Abandoned underground tanks and associated pipework are potentially dangerous and can cause explosions if they have not been made safe.
When a workplace intends that an underground hazardous chemical storage and handling system will no longer be used, or disposed of, the person conducting a business or undertaking (PCBU) must ensure, so far as is reasonably practicable, that the system is removed. If it is not reasonably practicable to remove the system, the PCBU must ensure, so far as is reasonably practicable that the system is without risks to health and safety (section 366 of the Work Health and Safety Regulation 2011).
An underground, partially underground, or fully mounded tank used to store flammable gases or flammable liquids, that is not used for two years or is not intended to be used again (section 367 of the Work Health and Safety Regulation 2011), is considered an 'abandoned tank'.
You must notify the work health and safety regulator as soon as practicable after the abandonment using Form 72 – Notification of an abandoned tank (PDF, 0.16 MB).
Abandoned underground fuel tanks can pose significant work and public safety risks and are commonly associated with current or past:
- service stations
- kerbside fuel dispensing sites
- industrial premises
- transport or fuel depots
Business operators or landowners are often unaware of the presence of abandoned underground fuel tanks or incorrectly assume tanks have been made safe. Some abandoned tanks are found during excavation work decades after being abandoned highlighting the need for tank documentation to be shared between successive owners and suitable exploratory and risk management practices prior to and during excavation.
Work on or around abandoned underground tanks or associated pipework is potentially dangerous due to the likely presence of residual:
- flammable gases
Introducing an ignition source (e.g. activities such as grinding, hot cutting or welding), excavating around or disturbing abandoned underground tanks may cause an explosion or other dangerous occurrence.
Tar-like deposits and sludge may have accumulated in the tank and pipe work. Flushing with water may not remove them and vapour testing may not detect this. Exposure of these deposits to air and sunlight under normal temperatures, or work involving heat (e.g. use of grinders or oxy-acetylene cutting), may release vapours creating a potential explosion risk.
It may not be practicable to remove an underground tank due to its close proximity to surrounding structures or underground infrastructure (e.g. building foundations or underground pipework). In such cases, the tank may need to be decommissioned 'in-situ' meaning the tank is left in its existing position and made safe.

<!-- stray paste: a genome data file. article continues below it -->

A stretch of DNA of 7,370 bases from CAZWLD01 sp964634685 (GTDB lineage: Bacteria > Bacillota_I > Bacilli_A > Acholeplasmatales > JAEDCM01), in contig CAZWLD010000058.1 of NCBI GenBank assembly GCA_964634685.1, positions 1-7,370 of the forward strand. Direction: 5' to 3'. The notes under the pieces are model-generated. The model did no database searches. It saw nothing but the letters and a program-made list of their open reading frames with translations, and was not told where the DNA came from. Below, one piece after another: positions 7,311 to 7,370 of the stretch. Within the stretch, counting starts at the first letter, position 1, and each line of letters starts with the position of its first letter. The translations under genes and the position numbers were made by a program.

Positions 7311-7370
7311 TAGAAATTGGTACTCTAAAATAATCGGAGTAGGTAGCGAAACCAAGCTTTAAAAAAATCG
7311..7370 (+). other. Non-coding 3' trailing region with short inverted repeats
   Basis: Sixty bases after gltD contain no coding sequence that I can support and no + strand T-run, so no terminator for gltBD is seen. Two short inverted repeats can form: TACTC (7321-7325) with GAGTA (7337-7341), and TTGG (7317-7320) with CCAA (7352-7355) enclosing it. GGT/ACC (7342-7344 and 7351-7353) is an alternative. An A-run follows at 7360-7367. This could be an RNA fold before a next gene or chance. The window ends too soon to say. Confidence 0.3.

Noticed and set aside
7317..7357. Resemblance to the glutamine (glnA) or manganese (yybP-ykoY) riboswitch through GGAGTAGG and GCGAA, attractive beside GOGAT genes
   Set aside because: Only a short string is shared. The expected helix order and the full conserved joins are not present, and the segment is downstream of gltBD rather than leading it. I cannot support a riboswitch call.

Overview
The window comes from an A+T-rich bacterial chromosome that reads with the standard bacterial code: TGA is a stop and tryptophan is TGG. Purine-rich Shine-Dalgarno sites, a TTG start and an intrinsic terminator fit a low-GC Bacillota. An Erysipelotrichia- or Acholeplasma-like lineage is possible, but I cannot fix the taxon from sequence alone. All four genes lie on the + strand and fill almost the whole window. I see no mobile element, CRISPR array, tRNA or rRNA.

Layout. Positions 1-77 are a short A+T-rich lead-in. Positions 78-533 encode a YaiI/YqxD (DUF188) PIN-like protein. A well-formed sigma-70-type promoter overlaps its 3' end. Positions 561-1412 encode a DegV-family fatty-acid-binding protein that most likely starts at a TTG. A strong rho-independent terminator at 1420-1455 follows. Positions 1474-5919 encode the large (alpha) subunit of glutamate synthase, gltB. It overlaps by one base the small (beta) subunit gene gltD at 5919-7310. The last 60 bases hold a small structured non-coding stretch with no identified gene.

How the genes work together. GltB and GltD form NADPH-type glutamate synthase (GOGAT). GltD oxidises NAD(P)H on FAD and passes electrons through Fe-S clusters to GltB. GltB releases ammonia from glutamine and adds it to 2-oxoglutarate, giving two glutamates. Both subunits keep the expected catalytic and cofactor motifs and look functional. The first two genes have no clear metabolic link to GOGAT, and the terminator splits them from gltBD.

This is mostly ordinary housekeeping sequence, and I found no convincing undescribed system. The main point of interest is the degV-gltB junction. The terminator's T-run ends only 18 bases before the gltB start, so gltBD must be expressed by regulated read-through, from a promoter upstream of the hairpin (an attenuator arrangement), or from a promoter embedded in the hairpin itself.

Who is responsible?
The PCBU at the workplace who intends that the system no longer be used for the use, handling or storage of hazardous chemicals underground, or intends the system be disposed of, is responsible for the abandonment.
At locations other than a workplace, the occupier of the premises (e.g. property owner, mortgagee in possession, lessee) where the 'dangerous goods' are stored or handled will be responsible for the abandonment. In some instances, more than one person may have duties in respect of an abandoned underground tank.
When a PCBU has an abandoned underground tank that has been used for storage of flammable liquids, Categories 1-4, (e.g. petrol, resins, ethanol, diesel) or flammable gases (e.g. LP gas), the regulator must be notified as soon as practicable after the tank is abandoned using Form 72 – Notification of an abandoned tank (PDF, 0.16 MB) (section 367 of the Work Health and Safety Regulation 2011). A Form 72 notification must be provided to the regulator with supporting evidence confirming how an abandoned tank has been made safe.
Why do I have to notify?
Notification is to ensure the abandoned underground fuel tanks are made known to the regulator and tanks are made safe in accordance with AS4976: The removal and disposal of underground petroleum storage tanks, or other relevant standard.
Ensuring underground storage and handling systems are safe
A duty holder responsible for an abandoned tank must make the tank safe in accordance with section 366 of the Work Health and Safety Regulation 2011. The application of section 366 also extends beyond abandoned tanks to encompass disused underground systems used at a workplace for the use, handling or storage of hazardous chemicals.